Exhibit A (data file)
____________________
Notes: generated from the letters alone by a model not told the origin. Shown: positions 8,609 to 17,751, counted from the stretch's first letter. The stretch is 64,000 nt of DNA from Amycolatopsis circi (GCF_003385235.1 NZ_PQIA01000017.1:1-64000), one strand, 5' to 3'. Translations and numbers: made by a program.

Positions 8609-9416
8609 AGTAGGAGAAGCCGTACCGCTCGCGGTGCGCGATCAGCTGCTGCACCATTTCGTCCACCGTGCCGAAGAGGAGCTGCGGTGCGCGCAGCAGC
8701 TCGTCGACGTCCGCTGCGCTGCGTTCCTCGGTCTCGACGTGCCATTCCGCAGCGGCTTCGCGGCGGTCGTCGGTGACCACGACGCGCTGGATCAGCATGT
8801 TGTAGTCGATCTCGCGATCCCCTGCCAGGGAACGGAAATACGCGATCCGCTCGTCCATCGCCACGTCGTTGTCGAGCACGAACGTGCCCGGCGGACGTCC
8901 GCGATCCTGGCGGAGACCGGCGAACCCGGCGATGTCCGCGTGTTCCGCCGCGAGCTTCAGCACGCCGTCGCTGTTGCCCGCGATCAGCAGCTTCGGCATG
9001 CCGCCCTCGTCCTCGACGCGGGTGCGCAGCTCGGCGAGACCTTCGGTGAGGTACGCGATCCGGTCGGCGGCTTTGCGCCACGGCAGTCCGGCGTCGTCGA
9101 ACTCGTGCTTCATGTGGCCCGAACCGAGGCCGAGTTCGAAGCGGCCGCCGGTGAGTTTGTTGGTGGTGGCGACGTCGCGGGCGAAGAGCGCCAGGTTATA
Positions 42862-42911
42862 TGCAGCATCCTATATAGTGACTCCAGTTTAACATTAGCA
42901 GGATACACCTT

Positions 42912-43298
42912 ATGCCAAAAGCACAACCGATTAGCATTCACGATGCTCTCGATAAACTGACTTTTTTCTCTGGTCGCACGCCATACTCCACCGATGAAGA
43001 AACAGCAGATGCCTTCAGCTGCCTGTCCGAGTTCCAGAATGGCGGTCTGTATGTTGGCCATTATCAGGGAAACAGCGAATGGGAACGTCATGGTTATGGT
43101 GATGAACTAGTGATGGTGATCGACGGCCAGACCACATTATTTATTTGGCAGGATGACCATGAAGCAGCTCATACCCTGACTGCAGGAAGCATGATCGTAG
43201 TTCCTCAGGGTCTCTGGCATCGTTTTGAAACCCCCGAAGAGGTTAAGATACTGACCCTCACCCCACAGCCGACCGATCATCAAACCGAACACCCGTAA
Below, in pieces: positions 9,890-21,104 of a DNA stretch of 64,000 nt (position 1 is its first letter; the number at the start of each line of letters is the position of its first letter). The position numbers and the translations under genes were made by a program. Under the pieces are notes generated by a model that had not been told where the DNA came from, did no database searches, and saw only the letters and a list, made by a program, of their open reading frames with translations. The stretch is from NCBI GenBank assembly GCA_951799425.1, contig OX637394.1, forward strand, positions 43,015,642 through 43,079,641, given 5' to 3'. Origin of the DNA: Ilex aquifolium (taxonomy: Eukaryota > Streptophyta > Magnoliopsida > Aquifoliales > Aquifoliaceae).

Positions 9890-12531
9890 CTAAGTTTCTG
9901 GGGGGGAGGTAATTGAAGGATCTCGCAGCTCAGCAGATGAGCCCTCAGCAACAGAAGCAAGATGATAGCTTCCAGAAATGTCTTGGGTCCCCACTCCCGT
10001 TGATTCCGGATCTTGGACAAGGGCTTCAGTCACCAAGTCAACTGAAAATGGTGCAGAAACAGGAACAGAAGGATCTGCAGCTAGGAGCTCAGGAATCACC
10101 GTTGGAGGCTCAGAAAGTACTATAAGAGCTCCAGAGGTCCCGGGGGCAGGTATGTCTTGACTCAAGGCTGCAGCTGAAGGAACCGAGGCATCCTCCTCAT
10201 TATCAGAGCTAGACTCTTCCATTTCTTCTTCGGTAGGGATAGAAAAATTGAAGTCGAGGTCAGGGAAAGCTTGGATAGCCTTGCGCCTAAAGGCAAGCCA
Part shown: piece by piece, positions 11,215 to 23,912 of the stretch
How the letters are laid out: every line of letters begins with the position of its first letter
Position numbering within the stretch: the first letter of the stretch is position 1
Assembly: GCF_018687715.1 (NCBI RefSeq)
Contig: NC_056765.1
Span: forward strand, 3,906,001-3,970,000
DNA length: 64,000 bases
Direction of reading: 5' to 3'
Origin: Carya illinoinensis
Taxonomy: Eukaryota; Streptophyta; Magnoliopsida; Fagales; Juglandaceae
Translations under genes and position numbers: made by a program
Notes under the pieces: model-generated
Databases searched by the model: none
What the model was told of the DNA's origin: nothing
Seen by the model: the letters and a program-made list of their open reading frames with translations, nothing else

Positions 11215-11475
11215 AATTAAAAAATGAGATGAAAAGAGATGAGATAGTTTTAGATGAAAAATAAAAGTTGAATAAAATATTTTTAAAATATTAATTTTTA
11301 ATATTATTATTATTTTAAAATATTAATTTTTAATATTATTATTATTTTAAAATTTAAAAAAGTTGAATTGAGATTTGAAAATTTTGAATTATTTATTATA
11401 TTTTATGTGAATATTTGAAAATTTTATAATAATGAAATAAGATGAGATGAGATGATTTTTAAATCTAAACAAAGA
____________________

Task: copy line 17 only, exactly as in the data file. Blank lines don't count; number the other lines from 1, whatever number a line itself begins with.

Below, in pieces: positions 9,890-21,104 of a DNA stretch of 64,000 nt (position 1 is its first letter; the number at the start of each line of letters is the position of its first letter). The position numbers and the translations under genes were made by a program. Under the pieces are notes generated by a model that had not been told where the DNA came from, did no database searches, and saw only the letters and a list, made by a program, of their open reading frames with translations. The stretch is from NCBI GenBank assembly GCA_951799425.1, contig OX637394.1, forward strand, positions 43,015,642 through 43,079,641, given 5' to 3'. Origin of the DNA: Ilex aquifolium (taxonomy: Eukaryota > Streptophyta > Magnoliopsida > Aquifoliales > Aquifoliaceae).